"Look At Me"

"Look At Me"
monotype and screenprint

Wednesday, March 6, 2013

A Midwinter Night's Dream

4:43 a.m.  I wake up from the usual nightmare:  Derek is drowning and no matter how hard or how fast I swim, I cannot reach him.

I roll over and gaze at the 5 year old boy sleeping beside me.

Moonlight falls on his face through an opening in the curtain.

He looks almost angelic in the blue light.

I stop and stare, trying to drink in the moment for all eternity.

Long lashes flutter on his smooth cheeks.

His lips move as he mumbles a little.

I watch his chest slowly rise and fall and am reminded of the hundreds of times I checked to make sure he was breathing as an infant.

His hair, curling softly, smells faintly of the lavender scented baby wash I used the evening before.

His face is losing its baby fat, and he's looking more and more like a little boy.

His hands and feet remind me of a puppy's--they are just a little bit too big for his body.

My child is growing, right before my very eyes.

I wish, for a brief moment, that I could stop time.

Derek's MDT is coming up.  It has been more than 3 years since the official autism diagnosis.  I know that nothing has technically changed.  His teacher told me on the phone that they were "confident" that he would still qualify for autism services.  A lot of people will be at this MDT.  The school plans on doing neurological and psychological testing, as well as an IQ test.  Speech and OT will be there as well.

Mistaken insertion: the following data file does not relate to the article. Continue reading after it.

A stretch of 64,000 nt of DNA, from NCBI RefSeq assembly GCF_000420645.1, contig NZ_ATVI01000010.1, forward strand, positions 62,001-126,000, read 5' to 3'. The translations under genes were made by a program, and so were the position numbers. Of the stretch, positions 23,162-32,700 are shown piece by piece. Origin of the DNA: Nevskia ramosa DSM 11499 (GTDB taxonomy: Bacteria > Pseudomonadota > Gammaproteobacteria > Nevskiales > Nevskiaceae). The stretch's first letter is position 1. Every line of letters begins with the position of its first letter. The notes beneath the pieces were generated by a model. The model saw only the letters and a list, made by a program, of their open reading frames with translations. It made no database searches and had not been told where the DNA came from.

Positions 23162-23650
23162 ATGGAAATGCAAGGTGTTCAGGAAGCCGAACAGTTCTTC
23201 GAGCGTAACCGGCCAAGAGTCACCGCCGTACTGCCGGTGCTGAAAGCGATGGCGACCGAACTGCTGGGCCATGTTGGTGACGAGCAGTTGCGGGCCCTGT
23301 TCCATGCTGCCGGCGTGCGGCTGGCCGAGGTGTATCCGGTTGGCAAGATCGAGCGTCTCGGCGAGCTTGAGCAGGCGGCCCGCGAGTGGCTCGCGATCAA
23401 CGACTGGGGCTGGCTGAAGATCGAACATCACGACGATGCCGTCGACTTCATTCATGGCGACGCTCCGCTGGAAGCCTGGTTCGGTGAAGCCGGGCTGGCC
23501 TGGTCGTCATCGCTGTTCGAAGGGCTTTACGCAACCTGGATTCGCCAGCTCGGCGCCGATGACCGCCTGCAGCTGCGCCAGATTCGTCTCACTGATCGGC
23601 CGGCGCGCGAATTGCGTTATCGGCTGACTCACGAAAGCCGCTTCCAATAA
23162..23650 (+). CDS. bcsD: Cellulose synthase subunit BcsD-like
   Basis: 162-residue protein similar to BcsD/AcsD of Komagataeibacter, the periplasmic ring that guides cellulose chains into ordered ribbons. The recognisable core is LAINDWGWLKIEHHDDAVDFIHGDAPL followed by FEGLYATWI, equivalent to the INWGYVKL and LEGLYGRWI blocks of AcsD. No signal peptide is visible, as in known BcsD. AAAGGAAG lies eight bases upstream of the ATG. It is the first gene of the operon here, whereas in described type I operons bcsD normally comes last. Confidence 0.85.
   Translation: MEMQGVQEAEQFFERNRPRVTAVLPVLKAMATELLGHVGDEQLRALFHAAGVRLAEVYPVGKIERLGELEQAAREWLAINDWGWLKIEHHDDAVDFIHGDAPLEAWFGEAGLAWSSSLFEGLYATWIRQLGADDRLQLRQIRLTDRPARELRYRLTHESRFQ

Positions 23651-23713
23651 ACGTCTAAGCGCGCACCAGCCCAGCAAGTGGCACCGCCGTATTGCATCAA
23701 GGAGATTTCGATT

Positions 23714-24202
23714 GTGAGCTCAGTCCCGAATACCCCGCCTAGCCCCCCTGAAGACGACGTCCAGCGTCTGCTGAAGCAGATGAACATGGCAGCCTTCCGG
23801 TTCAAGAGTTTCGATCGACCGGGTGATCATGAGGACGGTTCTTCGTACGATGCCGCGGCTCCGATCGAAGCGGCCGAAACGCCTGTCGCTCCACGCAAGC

These tests don't matter to me.  It no longer hurts me to see how far behind his peers my son really is.  Standardized tests don't reflect the important things, and they never will.

Tests don't show how much my son has overcome.
Nor do they show his capacity for learning.
Tests don't reflect determination, patience, or compassion--qualities I know my son has in abundance.

I continue to watch him sleep.  He stirs and calls out, "Mommy?"
I put my hand on his arm and say, "Mommy's here."
He instantly stills and his breathing quiets.
I wonder what he dreams about--and if he speaks without difficulty in his dreams.
I wonder what the future holds for my beautiful child.

No.  I will not worry about tomorrow.  My son has everything he needs right now; a roof over his head, food to eat, and a family that loves and believes in him.

Dream big, my son.
Anything is possible...